Click me to sign-up! The Other Camp // PJO Roleplay // Adv. Apps
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17 | Son of Hermes | Thief
Beau Elliott was flush off a victory. But in his current condition, sleep-deprived, shivering, his already dismal mood souring at the second, you’d never guess it. He was wedged into the crook of a tree where the branch intersects the trunk, his bad leg throbbing beneath the touch of the wind’s icy fingers, and avidly awaiting the arrival of his unwitting rescuers. From his vantage point, the lush green hill, the crest of which marked the entrance to Camp Half-Blood, was clearly visible, the dragon known as Peleus coiled protectively outside. It appeared to be sleeping, but after having watched long enough, Beau knew that was just an act; the dragon would rouse to wakefulness in a heartbeat if a stranger were to step within a quarter-mile radius of the camp. Good thing Beau lurked at the half-mile mark.
A few years ago, he used to be a member of the camp himself, and so he figured that there was some possibility that Peleus might recognize him and stand down if he were to approach, but Beau hadn’t exactly departed on good terms, and the chance that Peleus would lunge for his jugular instead was just as likely. Best not take his chances. Plus, he’d managed to slip past the dragon and sneak into the camp undetected on several prior occasions. Tonight was no different.
The sky had lightened from obsidian hues to darkest ultramarine. Dawn was an hour or so away, and already, as he fought to keep his gaze trained on the narrow dirt path bisecting the hill, his eyelids felt like they weighed a million pounds. In place of a stuffed animal, he lovingly cradled a sapphire-studded cane in his arms. His chin suddenly jerked up, having lolled toward his chest of its own accord, and when he saw the ground was a vertigo-inducing twenty feet below, his heart gave an agonizing lurch and he nearly slipped from his perch. That should have snapped him awake, but still, moments later he found drowsiness dragging at his bones. His resolve caved. If his body insisted on an immediate power nap, he was not about to fall out of a tree in exchange for one.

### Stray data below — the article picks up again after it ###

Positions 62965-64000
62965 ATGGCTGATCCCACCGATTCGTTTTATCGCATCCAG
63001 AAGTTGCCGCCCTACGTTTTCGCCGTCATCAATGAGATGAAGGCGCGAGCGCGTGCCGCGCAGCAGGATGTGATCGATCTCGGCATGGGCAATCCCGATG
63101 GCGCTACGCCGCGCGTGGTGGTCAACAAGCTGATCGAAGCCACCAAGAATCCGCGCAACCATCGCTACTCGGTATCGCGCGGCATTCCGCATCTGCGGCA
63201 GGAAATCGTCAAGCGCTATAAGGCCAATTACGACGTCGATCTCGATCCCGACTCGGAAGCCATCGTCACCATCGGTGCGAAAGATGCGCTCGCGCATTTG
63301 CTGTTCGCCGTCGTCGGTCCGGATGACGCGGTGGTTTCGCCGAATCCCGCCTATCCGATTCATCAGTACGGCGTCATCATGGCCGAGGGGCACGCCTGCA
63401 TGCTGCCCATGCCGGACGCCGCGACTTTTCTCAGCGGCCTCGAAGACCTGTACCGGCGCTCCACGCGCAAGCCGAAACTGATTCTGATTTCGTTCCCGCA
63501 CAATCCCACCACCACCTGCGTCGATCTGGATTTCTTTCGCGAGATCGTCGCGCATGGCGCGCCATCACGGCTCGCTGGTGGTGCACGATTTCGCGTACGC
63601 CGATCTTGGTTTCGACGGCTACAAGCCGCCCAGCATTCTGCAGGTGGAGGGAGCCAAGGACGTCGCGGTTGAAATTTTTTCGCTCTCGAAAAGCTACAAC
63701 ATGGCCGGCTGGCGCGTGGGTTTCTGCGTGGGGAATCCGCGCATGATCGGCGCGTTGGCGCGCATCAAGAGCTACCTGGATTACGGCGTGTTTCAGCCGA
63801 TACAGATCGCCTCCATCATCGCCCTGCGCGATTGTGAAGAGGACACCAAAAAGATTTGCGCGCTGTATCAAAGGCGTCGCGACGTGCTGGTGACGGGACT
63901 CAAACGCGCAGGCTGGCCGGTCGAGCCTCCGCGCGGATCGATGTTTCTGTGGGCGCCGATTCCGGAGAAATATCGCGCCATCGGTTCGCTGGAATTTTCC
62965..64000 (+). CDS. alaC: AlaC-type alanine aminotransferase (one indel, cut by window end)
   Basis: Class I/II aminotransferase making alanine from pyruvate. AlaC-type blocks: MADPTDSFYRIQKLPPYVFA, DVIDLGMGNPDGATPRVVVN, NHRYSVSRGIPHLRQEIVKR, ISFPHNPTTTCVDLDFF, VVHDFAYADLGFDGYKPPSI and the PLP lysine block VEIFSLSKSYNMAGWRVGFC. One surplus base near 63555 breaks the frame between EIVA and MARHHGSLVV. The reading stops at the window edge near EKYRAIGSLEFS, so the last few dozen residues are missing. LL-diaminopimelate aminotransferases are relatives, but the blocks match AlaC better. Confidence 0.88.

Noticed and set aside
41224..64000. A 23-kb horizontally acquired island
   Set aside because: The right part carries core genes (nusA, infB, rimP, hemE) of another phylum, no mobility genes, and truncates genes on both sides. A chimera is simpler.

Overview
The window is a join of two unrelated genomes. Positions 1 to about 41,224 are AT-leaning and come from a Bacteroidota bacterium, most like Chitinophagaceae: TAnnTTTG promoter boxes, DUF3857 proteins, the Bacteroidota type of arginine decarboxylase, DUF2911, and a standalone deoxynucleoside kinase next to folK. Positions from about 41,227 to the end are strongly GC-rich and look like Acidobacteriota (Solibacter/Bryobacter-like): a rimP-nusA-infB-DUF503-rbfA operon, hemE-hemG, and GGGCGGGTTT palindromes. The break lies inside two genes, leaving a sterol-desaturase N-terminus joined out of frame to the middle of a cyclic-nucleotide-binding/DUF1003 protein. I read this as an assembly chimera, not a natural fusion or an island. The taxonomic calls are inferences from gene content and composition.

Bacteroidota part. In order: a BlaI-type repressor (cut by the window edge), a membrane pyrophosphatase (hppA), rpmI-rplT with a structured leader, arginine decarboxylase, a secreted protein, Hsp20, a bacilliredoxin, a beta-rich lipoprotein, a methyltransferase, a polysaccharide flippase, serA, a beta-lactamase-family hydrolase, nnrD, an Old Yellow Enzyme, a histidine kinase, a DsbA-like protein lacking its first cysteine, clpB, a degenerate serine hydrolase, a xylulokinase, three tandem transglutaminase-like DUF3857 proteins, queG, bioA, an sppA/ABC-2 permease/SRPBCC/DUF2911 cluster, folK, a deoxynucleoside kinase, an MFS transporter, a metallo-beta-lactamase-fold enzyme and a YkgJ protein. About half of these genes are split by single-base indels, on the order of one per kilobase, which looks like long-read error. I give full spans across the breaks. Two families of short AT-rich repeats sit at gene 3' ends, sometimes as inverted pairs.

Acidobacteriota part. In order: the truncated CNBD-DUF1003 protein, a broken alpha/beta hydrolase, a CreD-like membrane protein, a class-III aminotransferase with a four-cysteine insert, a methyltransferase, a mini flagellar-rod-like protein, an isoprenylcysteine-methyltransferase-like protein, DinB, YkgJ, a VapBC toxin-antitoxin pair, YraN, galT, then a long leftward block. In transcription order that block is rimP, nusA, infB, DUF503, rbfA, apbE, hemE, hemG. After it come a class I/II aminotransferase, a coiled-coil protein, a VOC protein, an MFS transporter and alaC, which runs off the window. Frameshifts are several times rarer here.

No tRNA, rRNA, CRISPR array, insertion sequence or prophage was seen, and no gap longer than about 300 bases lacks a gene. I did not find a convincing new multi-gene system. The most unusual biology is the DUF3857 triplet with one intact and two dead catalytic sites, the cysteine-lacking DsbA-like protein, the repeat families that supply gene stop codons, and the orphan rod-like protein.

Tucking the snake’s head cane under one arm, his gloved hands found his belt buckle and unfastened it in a single deft motion. He twisted, ran the length of braided leather around the circumference of the slim but sturdy branch, and then cinched it snugly at his waist once more. The belt had fit a bit too loosely on his wiry build to begin with; he’d had to cut new holes into it in order to accommodate his angular hips. Now it securely hugged his body to the branch, so that he would not plummet to his potential death if he happened to shift in his sleep. Finally, gratefully, Beau crossed the ankle of his aching leg atop the other, and let the sugar-sweet darkness envelop him.
Some time later, he awoke to a crescendo of rhythmic footfalls ascending the hill, winding their way up the dirt path. Not human footfalls, rather, the solid plunking of horse hooves. Exactly what he’d been waiting for. From a young age, Beau had acquired the necessary habit of a light sleep, a habit that served him well now. He snapped to attention the second his eyes opened, ready to burst into action, his fingers already fumbling on the belt buckle that affixed him to the tree branch. He peered through the pocket of dense foliage concealing him from sight.
At the base of the hill, he was greeted by an engineless hay wagon constructed of wooden slats bolted together, a glaringly outdated means of conveyance. The wagon’s tires were relatively small, not offering much space between the vehicle’s underside and the ground. Where a tractor normally would have been hitched on a more modern wagon, this one was fronted by a proud Thoroughbred with a gleaming mahogany coat. At the head of the cart was a makeshift coach—really, no more than a slab of bench slapped in splotchy green paint—where two men were perched, one of them handling the reins.